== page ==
Gang threatened to rape OAP in raid targeting diamond

Southampton Crown Court
Southampton Crown Court
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  • Gang threatened terrified pensioner with rape unless she revealed where her £80,000 diamond ring was
  • Thugs smashed into home and bound elderly couple to the chair before ransacking their home
  • Team of thugs targeted properties in Hambledon and Southampton
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AN elderly woman was threatened with rape unless she revealed the location of a diamond ring in a terrifying raid on her home, a court heard.

Christopher Doughty is accused of being part of a highly-organised gang that targeted large properties, in Hambledon and Southampton, tying up those inside and threatening them before stealing more than £300,000 of valuables.

These burglaries were highly organised, pre-planned, targeted, and carried out by a gang who knew what they were doing and were forensically aware

Prosecutor Adam Feest

The 53-year-old is also accused of being in possession of a loaded firearm – a Marlin rifle which was stolen from one of the raids. He denies all the charges.

Prosecutor Adam Feest told Southampton Crown Court that retired couple Anthony and Patricia Trist were at their Dumbleton Close home, in Southampton, on the evening of August 6, 2014.

As Mrs Trist was preparing to go to bed her husband was in the conservatory watching television.

At about 9pm a gang of balaclava-clad men smashed through the glass door of the conservatory and grabbed Mr Trist, dragging him to the hallway.

While two men remained with Mr Trist another two confronted his wife upstairs.

Both were blindfolded and bound to chairs with tape while the gang ransacked the property.

Mr Feest describe how the gang demanded Mrs Trist tell them where the ‘big ring’ was – a reference to an £80,000 diamond solitaire.

Distressed, she could not remember where it was and was warned she would be repeatedly raped if she did not remember.

The court heard how the couple had invested money in jewels, Rolex watches and guns. Mr Trist’s large collection of legally-held guns and ammunition were taken in the burglary.

As the men were leaving, about an hour and 45 minutes later, Mrs Trist begged them to call her daughter.

Calling from Mrs Trist’s mobile phone, one of the men simply said: ‘Get to your mum’s house now. It’s an emergency.’

Their daughter, Natalie George, immediately dialled 999 and the couple managed to free themselves.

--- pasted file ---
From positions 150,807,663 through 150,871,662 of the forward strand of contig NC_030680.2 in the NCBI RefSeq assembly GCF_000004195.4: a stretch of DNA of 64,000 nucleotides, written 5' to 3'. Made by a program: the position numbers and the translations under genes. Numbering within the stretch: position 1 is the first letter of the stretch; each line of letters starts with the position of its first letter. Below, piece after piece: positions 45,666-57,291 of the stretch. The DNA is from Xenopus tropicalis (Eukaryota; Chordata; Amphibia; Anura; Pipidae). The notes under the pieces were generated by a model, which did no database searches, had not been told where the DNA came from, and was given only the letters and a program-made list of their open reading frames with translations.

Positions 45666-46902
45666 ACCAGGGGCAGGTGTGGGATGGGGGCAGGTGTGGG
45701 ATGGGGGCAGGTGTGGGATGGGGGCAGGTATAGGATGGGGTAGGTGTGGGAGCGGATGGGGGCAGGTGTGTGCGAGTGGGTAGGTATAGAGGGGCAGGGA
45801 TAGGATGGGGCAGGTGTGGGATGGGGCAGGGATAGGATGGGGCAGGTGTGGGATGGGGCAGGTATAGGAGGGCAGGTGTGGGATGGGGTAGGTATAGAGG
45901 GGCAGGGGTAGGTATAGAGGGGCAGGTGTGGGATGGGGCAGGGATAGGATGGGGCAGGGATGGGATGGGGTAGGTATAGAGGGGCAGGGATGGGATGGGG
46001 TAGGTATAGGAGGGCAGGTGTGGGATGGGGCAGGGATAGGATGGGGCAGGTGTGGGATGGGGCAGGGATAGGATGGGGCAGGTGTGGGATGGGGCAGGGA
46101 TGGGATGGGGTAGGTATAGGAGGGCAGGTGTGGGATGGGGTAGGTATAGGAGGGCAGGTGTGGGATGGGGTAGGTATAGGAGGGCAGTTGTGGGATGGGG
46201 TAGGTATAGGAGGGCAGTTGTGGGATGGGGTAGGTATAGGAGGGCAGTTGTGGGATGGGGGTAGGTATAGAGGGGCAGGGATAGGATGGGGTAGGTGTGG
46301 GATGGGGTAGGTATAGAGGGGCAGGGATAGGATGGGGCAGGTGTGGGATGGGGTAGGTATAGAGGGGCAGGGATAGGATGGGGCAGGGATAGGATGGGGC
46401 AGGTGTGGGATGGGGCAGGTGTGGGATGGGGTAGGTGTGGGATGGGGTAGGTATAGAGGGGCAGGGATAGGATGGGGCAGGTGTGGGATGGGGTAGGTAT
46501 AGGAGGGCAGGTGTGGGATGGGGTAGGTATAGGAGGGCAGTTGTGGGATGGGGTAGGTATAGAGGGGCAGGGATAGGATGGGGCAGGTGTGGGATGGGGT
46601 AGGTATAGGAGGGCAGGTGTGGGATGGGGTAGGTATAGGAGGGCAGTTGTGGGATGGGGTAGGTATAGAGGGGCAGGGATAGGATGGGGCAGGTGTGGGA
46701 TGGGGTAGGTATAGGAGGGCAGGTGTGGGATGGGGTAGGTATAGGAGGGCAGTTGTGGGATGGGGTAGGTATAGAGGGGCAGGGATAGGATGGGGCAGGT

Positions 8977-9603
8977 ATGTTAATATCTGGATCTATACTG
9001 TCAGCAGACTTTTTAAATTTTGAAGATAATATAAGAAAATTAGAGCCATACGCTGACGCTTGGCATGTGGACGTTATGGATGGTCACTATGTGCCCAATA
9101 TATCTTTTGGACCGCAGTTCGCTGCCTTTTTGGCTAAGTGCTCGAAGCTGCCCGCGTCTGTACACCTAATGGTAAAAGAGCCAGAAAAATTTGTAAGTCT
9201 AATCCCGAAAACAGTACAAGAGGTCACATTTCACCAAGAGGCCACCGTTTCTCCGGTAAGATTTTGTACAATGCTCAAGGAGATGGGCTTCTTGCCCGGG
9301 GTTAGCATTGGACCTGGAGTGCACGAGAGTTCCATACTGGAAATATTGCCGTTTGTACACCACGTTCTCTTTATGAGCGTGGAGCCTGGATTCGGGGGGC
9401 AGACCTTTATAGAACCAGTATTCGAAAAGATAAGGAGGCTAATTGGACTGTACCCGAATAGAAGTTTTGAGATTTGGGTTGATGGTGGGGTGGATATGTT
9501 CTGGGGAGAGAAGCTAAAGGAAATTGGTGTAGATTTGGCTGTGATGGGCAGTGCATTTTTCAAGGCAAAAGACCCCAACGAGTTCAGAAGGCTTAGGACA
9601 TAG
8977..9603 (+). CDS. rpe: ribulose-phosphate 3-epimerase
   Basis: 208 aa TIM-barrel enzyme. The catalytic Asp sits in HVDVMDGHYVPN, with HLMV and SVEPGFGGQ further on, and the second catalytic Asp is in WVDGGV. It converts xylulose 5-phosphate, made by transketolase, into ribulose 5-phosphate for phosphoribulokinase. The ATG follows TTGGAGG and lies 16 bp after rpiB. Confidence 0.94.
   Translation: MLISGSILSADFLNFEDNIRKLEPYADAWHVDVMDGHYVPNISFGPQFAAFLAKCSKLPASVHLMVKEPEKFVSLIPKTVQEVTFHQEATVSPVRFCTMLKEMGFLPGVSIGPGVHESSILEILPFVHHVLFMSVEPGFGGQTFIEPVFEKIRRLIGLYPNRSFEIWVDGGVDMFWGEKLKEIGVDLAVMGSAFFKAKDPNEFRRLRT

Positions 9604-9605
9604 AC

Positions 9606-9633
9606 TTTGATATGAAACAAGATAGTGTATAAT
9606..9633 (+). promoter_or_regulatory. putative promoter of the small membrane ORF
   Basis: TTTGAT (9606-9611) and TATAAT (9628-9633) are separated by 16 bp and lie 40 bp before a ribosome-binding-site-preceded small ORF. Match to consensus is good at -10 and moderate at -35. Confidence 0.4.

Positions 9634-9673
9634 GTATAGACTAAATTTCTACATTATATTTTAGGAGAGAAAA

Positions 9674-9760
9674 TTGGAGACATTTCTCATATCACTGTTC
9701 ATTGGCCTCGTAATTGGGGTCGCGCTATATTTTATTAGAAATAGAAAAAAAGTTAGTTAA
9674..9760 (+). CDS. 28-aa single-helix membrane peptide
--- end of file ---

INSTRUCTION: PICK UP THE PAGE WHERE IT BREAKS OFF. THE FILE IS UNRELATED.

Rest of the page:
Mr Feest said: ‘These burglaries were highly organised, pre-planned, targeted, and carried out by a gang who knew what they were doing and were forensically aware,

‘They blindfolded the householders, wore gloves and balaclavas. They were men who were clearly going about what they do best.’

Mr Feest described how, two months later, on October 8, 2014, the then-90-year-old June Langdon had just been settled for the evening by her carer Victoria Stamp, in The Dower House, Hambledon.

Miss Stamp told police she went to sleep at around 10.20pm.

The court heard it was difficult to pinpoint the exact time of the raid but Miss Stamp was woken up by three men in balaclavas jumping on her bed.

Terrified, she began shouting and screaming and they in turn slapped her and told her to calm down and that they would not harm her.

She was led to the living room where Mrs Langdon was asleep in an easy chair and the two were bound to chairs with tape and blindfolded while the men ransacked the property.

Mr Feest said the men demanded to know where the ‘expensive clocks’ and ‘silver’ were but in fact there was little of value in the house following a previous burglary.

But they took the wedding ring from Mrs Langdon’s finger.

The men are thought to have left some time after 4am and police arrived by 4.30am, once Miss Stamp had managed to struggle free.

‘As police arrived’, said Mr Feest, ‘Mrs Langdon was calling out to them from a window, whimpering, with her hands still tied in front of her’.

Three days later Doughty, of Holly Gardens, Southampton, was found in the driver’s seat of a silver-grey car in a Southampton car park which, when searched, was found to contain Mr Trist’s Marlin rifle, fully loaded, in the boot. There were also cloned number plates in the back with traces of Doughty’s DNA.

Mr Feest explained that further investigation at the Dower House revealed Doughty’s DNA on a door handle. A balaclava found in a van outside Doughty’s house also contained his DNA.

He added: ‘Two aggravated burglaries, strikingly similar hallmarks. DNA found at the scene of the crime. How did it get there? There is a link, not just between methodology, but Mr Doughty was found with one of the items stolen from the previous burglary.’

He went on, ‘He is a man prepared and willing to go in to other people’s houses in the way I have described and burgle them in the way I have described’.

Doughty denies all charges. The trial continues.